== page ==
Nevada Ned
    November 3, 2014, 3:27 pm

    Sounds like a good idea.

    It might concentrate the discussion when Jewish extremists beat up UN delegates from all over the world on their way to the UN.

    Think I’m joking? In the early 1960’s many African countries gained independence and UN representation. The US govt was much embarrassed when the NYC police dept beat up African diplomats.

    Reference: NYC police beating were mentioned by Malcolm X in a communication with the OAU.

  3. Kay24
    Kay24
    November 3, 2014, 3:48 pm

    Excellent suggestion. This would prevent so much of the violence, false claims of ownership, and arrogant actions of Israel. I was surprised to see this covered on MSNBC just now, which started with the discussion of a Supreme Court case where the family of an American Jewish kid wanted his birth certificate to read Israel as the place he was born (Jerusalem), which would then officially be the green light I suppose for US recognizing Jerusalem as Israel’s.
    We can only guess who is behind the parents, to push for this. Crafty, crafty.

    I was pleasantly surprised to see the discussion go over to Israel’s desperate attempt to make the US recognize Jerusalem as the capital of Israel, and that the US still does not do so, despite the spineless zio bought congress passing many resolutions indicating that it should. I am glad the US Presidents have not buckled under zio pressure to do so. Ambassador Marc Ginsberg also criticized Chickenshit for being difficult and unable to stop the illegal settlements, and work with the President for peace. It was interesting.

    • just
      just
      November 3, 2014, 5:04 pm

      You can find the orgs, etc that filed ‘friend of the court’ briefs on behalf of Zivotofsky here:

      http://www.scotusblog.com/case-files/cases/zivotofsky-v-kerry/

      • Clif Brown
        Clif Brown
        November 3, 2014, 11:52 pm

        wow, that little list of friends says it all, thanks for the link, just. Not surprising that both the US House and Senate are there.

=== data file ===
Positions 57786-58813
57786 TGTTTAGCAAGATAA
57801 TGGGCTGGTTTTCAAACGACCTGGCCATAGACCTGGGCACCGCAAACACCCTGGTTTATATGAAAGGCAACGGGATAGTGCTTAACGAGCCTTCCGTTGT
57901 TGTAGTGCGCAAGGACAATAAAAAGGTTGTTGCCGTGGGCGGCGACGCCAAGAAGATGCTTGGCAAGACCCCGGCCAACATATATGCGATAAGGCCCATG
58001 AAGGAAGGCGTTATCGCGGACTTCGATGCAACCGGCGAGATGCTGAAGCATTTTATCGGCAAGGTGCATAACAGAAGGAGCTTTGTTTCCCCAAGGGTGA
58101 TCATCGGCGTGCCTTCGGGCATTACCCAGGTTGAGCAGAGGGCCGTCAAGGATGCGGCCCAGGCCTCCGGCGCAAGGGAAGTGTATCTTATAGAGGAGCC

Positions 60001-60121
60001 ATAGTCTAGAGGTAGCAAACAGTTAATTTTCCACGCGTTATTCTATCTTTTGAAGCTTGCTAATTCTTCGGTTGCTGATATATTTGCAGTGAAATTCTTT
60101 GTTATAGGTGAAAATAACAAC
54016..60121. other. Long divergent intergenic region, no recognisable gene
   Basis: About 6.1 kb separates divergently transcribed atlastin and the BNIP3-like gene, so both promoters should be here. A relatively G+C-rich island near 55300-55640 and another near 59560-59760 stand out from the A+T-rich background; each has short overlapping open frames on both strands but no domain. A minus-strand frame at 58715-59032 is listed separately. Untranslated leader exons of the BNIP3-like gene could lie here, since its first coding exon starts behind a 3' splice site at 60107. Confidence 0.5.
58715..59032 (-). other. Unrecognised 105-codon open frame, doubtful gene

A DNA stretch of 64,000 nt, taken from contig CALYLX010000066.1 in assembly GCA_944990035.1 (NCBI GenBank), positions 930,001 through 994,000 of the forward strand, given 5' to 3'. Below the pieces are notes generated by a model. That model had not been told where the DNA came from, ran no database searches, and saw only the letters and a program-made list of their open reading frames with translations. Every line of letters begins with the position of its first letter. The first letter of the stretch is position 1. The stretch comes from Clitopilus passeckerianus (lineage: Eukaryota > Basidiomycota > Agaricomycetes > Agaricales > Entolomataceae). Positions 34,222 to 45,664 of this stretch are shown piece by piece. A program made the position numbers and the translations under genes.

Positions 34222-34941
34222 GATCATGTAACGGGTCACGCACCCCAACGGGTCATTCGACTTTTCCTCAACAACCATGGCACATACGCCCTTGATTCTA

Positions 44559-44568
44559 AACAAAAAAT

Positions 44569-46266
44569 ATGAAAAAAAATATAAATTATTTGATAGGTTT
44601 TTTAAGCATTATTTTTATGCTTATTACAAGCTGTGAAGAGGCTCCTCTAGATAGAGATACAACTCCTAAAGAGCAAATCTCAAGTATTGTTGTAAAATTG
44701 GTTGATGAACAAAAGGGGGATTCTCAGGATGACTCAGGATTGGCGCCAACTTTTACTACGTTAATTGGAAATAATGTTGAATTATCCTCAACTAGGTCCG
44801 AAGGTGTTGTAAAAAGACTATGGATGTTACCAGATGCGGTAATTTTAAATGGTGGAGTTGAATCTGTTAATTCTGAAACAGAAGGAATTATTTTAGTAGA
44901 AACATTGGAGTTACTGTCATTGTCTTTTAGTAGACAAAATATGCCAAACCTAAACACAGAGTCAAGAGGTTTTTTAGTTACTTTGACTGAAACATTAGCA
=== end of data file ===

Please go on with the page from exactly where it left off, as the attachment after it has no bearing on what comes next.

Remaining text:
• Kay24
        Kay24
        November 4, 2014, 7:00 am

        Thank you just very interesting. That makes a very interesting read.

        I hope the President stands his ground, and that the SCOTUS does the right thing.
        They are trying every trick in the book to make Jerusalem theirs, aided and abetted by the
        US Congress.

      • just
        just
        November 4, 2014, 7:54 am

        Congress engineered the ‘law’ after all.

        Our tax dollars at work……………..this is the 2nd time this has gone before the SCOTUS.

        ugh.

      • Kay24
        Kay24
        November 4, 2014, 8:02 am

        Just, ” Our tax dollars at work……………..this is the 2nd time this has gone before the SCOTUS.”

        They are desperate, they have tried all crafty means possible to own something that really is not theirs, a filthy habit, as we can see, short changing the Palestinian people, as they devour land, water, and everything their zionist souls desire, and must get.

        Shame on the Congress for aiding the criminals.

  4. Bumblebye
    Bumblebye
    November 3, 2014, 4:22 pm

    Hmmm. To really internationalize the city, wouldn ‘t it be a better idea to reinstate the 1947 city boundaries and declare all that ‘s within the line the UN’s own “Vatican City”? Then the Knesset buildings and Palestinian parliamentary buildings should be located in “Outer Jerusalem”.

  5. pabelmont
    pabelmont
    November 3, 2014, 4:30 pm

    If UN began to assert power over Jerusalem (this presupposes a lot of agreement among countries which might, some of them, oppose the idea; of a veto could nix the idea, the USA would veto it ), Israel would surely be in an interesting spot.

    Based on its ignoring of UN pronouncements (as what I call “mere words”) I’d expect Israel to tell the UN where to get off. UN would say that Israel’s claim to have annexed that part of what it today designates as “Jerusalem” which it captured in the 1967 war is a null&void claim. And it’d be off to the races.

    What fun!

    Would the nations — which have so far been too timid even to ask Israel to roll-back the settlement program in its entirety — be bolder for this move? Coming not so soon to theaters far away.

    • pineywoodslim
      pineywoodslim
      November 4, 2014, 9:03 pm

      Obviously, as you imply, there would have to be US approval–or at least no veto–of this move. But that sort of sea change on the part of the US would indicate that the US had already abandoned its role of diplomatic cover for Israel.